A $150 Million Secondary Wood Products Manufacturer
Workout with existing lender
HAMSTREET ROLES: Interim Management, Operational Turnaround, Financial Restructuring
SUMMARY: Shrinking timber supplies and inefficient business practices in an increasingly competitive market forced this formerly successful company into the red, exhausting the lender’s patience and threatening bankruptcy. Hamstreet caught the problem, crafted a unique solution, and implemented it with such success that the bank chose to stay with the loan.
THE BACKGROUND: A major local employer in Central Oregon, this company manufactured wooden parts for windows and doors. In the late 1980s and early 1990s, environmental restrictions dramatically reduced the supply of quality timber. Businesses like this one, which relied upon a steady supply of lumber, found their costs soaring. Spurred by the resulting recession in the wood industry, and magnified by inefficient manufacturing operations and lack of clarity concerning its profit margins, the company began to lose money, defaulted on loan covenants, and failed to develop a workable payment plan.
THE CHALLENGE: Seeking a way out of what it viewed as a bad loan, the lender turned to Hamstreet. We rapidly located and corrected several problems. We streamlined the manufacturing process, introduced more effective cost analysis, promoted profitable product lines while eliminating non-performers, and worked out better pricing policies. We also identified a larger underlying issue: the recently-ended era of cheap raw material had led to wasteful practices. In the past, when labor was the greater expense, sacrificing material to increase productivity made economic sense. Now, with rises in material costs outpacing labor, it became necessary to find a better balance.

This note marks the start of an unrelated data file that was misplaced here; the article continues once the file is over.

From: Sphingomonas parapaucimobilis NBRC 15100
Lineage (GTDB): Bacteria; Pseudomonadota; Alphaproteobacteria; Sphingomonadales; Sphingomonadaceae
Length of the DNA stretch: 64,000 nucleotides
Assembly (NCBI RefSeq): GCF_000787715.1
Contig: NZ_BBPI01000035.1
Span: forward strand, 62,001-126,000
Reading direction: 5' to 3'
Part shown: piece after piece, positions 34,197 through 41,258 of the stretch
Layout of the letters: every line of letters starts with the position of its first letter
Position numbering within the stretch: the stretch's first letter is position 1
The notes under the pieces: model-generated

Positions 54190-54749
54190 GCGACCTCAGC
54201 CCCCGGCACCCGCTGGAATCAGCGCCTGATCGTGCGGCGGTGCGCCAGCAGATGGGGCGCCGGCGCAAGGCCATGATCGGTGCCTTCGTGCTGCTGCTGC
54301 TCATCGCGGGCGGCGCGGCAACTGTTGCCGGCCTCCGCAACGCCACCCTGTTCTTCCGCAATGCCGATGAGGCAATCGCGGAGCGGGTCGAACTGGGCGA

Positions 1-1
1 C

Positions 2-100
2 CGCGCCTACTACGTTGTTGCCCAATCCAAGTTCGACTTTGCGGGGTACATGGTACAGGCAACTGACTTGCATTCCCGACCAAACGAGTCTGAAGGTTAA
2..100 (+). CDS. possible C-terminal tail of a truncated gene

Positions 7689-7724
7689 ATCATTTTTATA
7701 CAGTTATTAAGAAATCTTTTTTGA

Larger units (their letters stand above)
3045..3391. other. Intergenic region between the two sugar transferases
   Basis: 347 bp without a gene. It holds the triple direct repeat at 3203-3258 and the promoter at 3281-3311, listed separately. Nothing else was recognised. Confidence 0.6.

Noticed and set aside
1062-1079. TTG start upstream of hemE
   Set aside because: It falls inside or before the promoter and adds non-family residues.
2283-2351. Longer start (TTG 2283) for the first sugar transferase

THE RESULTS: Hamstreet was one of the first organizations to recognize and understand this new shift in cost relationships. We came up with a flexible and ingenious three-variable equation to address the new conditions. By means of an incentive plan that placed value on yield, quality control, and productivity, we re-educated the work force to use raw material more efficiently without sacrificing quality or productivity. We showed the company that by allowing the labor force to work on an incentive basis, it could make $4 for every extra dollar paid to workers. After six months, most employees were making $1.50 more per hour, with some making as much as $3/hour more. Morale soared and the company became so profitable so fast that the lender decided to stay with the loan.